With heating load continuing to dwindle in most areas of the U.S. and Eastern Canada, even the support from a prior-day April futures increase of 13 cents was unable to prevent cash prices from dropping at nearly all points Wednesday. Although the region was still digging out from an early-week snowstorm, the prospect of warmer temperatures Thursday resulted in Northeast citygate plunges continuing to lead overall declines.
Only four flat to barely higher points -- three of them in the West -- avoided the increasing weakness of the spot market. Losses ranged from 2-3 cents to a little more than $4.10. Transco Zone 5 in the Mid-Atlantic joined Northeast citygates in recording all of the triple-digit dives.
Although prior-day screen support had no discernible impact on Wednesday's cash market, the support will be there again Thursday after the April contract eked out a late gain of 5.8 cents after spending most of Wednesday in negative territory (see related story).
PG&E's issuance of a customer-specific low-inventory OFO failed to prevent the PG&E citygate from falling about a nickel, while Florida Gas Transmission's ending of an Overage Alert Day resulted in declines of about a quarter, 30 cents and 40 cents at Florida Gas Zones 2 and 3 and the Florida citygate, respectively (see Transportation Notes).
With lows in the teens for the past two days, New York City residents are certain to welcome Thursday's predicted low around freezing. However, Boston could still expect a sub-freezing low in the mid 20s, according to the Weather Central forecasting firm. Overall, the region will continue warming through most of Thursday before an icy blast begins returning late that night, The Weather Channel (TWC) said.
A warming trend also will continue in the Midwest, with most of the region expected to stay above freezing Thursday.
Many Southern utilities are experiencing "in-between" weather, which means light gas throughput (and thus lower revenues) for them -- that is, lows from the mid 50s to low 60s that induce little furnace use, and pleasant highs in the 70s that are similarly limited in getting residents to turn on their air conditioners.
The West's coldest weather will remain in the mountain regions, although a new cold front is due to move into the Pacific Northwest from Canada late Thursday, TWC said.
AccuWeather.com meteorologist Joe Bastardi said a combination of factors will result in warmer weather for the East and South in the near future. "Arctic high pressure will move off the coast, while strong March sunshine goes to work on the snowpack," he said in a Wednesday advisory. "Take away the arctic air and melt the snow, [and] it should feel more like springtime later in the week into the weekend. Enjoy, but don't get used to it!" Computer models are hinting at a seesaw weather pattern through the first part of April, Bastardi said.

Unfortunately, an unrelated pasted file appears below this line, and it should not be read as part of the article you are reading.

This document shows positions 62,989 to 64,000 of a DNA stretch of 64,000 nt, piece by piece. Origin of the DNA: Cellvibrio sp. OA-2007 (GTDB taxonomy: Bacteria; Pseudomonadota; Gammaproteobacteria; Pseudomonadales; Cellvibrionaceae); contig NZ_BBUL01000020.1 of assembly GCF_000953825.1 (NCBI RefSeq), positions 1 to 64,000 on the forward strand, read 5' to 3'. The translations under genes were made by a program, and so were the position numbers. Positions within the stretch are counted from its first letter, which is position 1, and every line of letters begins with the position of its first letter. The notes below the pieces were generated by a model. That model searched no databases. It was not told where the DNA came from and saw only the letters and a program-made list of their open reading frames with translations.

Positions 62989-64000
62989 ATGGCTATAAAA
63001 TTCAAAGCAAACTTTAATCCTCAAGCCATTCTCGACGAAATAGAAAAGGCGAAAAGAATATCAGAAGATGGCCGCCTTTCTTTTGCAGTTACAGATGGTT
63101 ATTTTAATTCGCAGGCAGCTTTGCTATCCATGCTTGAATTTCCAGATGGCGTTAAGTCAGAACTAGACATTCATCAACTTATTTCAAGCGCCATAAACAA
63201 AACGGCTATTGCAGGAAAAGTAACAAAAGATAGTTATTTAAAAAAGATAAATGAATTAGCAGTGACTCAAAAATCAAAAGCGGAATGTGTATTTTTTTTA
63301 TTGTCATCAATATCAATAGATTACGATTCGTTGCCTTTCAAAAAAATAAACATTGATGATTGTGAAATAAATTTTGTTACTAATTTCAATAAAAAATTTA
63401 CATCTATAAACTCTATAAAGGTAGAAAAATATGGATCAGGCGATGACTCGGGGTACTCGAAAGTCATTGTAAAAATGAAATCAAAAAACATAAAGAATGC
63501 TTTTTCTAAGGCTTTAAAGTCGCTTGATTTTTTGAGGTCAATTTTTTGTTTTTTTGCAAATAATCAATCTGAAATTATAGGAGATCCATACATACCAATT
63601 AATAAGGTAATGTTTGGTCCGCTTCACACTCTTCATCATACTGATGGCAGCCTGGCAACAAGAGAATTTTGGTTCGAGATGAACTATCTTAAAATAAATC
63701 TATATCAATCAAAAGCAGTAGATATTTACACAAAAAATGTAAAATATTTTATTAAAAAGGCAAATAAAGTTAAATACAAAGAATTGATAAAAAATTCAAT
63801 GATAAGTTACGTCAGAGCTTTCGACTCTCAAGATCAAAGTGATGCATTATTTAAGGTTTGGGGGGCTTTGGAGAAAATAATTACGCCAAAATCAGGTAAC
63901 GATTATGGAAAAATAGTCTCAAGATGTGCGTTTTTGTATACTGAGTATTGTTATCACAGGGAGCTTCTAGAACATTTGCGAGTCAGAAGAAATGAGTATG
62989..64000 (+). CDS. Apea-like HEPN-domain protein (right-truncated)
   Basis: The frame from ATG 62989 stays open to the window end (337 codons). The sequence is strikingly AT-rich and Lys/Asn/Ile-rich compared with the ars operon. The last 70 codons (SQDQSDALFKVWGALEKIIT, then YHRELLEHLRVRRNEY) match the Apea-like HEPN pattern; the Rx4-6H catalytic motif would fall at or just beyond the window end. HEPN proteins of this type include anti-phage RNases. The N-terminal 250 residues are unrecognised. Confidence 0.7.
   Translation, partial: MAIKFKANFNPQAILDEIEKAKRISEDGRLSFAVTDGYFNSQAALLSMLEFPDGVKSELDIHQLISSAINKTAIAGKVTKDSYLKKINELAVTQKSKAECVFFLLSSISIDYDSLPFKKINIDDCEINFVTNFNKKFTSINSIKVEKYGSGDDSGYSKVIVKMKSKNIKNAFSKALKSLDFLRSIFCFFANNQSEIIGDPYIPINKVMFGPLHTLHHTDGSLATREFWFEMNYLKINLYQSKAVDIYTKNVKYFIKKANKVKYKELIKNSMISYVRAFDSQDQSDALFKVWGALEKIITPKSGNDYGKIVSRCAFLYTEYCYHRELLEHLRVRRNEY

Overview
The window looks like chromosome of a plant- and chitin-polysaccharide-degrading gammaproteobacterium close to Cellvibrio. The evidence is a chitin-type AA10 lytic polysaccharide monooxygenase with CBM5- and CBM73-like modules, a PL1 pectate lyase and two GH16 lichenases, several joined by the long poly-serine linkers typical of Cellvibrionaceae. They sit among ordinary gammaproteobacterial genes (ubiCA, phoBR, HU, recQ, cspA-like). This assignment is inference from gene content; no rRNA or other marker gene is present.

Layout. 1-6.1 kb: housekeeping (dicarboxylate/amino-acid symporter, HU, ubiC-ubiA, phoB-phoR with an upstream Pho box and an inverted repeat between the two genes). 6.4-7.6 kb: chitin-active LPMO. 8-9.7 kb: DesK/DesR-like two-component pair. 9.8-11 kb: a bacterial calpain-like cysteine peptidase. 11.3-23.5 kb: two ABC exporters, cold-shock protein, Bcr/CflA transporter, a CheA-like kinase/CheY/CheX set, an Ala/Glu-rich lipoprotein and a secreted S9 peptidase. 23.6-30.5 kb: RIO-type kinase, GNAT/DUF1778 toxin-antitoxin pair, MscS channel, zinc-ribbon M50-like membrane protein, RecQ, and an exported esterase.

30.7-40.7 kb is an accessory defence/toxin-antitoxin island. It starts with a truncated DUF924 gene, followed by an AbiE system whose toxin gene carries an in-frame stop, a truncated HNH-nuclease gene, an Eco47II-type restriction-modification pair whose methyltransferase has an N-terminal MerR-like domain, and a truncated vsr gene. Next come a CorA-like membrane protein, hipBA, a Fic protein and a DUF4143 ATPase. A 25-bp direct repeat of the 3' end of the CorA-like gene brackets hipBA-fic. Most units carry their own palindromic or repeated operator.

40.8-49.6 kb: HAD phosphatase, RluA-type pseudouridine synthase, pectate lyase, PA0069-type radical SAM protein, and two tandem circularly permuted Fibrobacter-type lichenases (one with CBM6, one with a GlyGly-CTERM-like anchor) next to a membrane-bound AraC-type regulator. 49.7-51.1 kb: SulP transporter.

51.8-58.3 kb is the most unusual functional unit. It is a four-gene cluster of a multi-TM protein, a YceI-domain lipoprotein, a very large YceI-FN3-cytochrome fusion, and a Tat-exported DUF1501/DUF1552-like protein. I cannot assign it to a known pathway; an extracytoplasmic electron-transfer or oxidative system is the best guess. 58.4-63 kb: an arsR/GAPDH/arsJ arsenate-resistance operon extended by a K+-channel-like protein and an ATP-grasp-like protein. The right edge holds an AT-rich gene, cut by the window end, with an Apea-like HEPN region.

There's still a little snow on the ground locally, a Midwestern marketer reported, "but at least we're staying above freezing" for a change. Prices got a little stronger near the end of trading Wednesday, at least in the Midcontinent, but not by much. He estimated late numbers being about 3-5 cents higher than before, and said he suspected that traders making up short imbalances may have been responsible.
The marketer expects softer prices again Thursday, but said a small rally at some points is possible Friday because of colder weekend forecasts. The only transport issue of concern to his company currently is Rockies Express "having a little problem" delivering into ANR.
For the second week in a row the National Weather Service revised its initial six- to 10-day forecast for the March 9-13 workweek (see Daily GPI, March 4), now calling for more cold and less warmth. As of Wednesday morning the agency was predicting below-normal temperatures everywhere west of a line running southward from central Wisconsin to the northwest corner of Arkansas before curving to the southwest through central Texas. The area in which NWS expects above-normal readings has shrunk to everywhere east of a line curving generally southwestward from Connecticut and southeastern New York to southeastern Louisiana.
SunTrust Robinson Humphrey analyst Cameron Horwitz said he looks for a 102 Bcf storage withdrawal to be reported for the week ending Feb. 27. Bentek Energy also projects a pull of 102 Bcf, which it said would bring stocks to 1,793 Bcf. with only a month left in the traditional withdrawal season. Bentek expects draws of 80 Bcf, 19 Bcf and 3 Bcf in the East, Producing and West regions, respectively.
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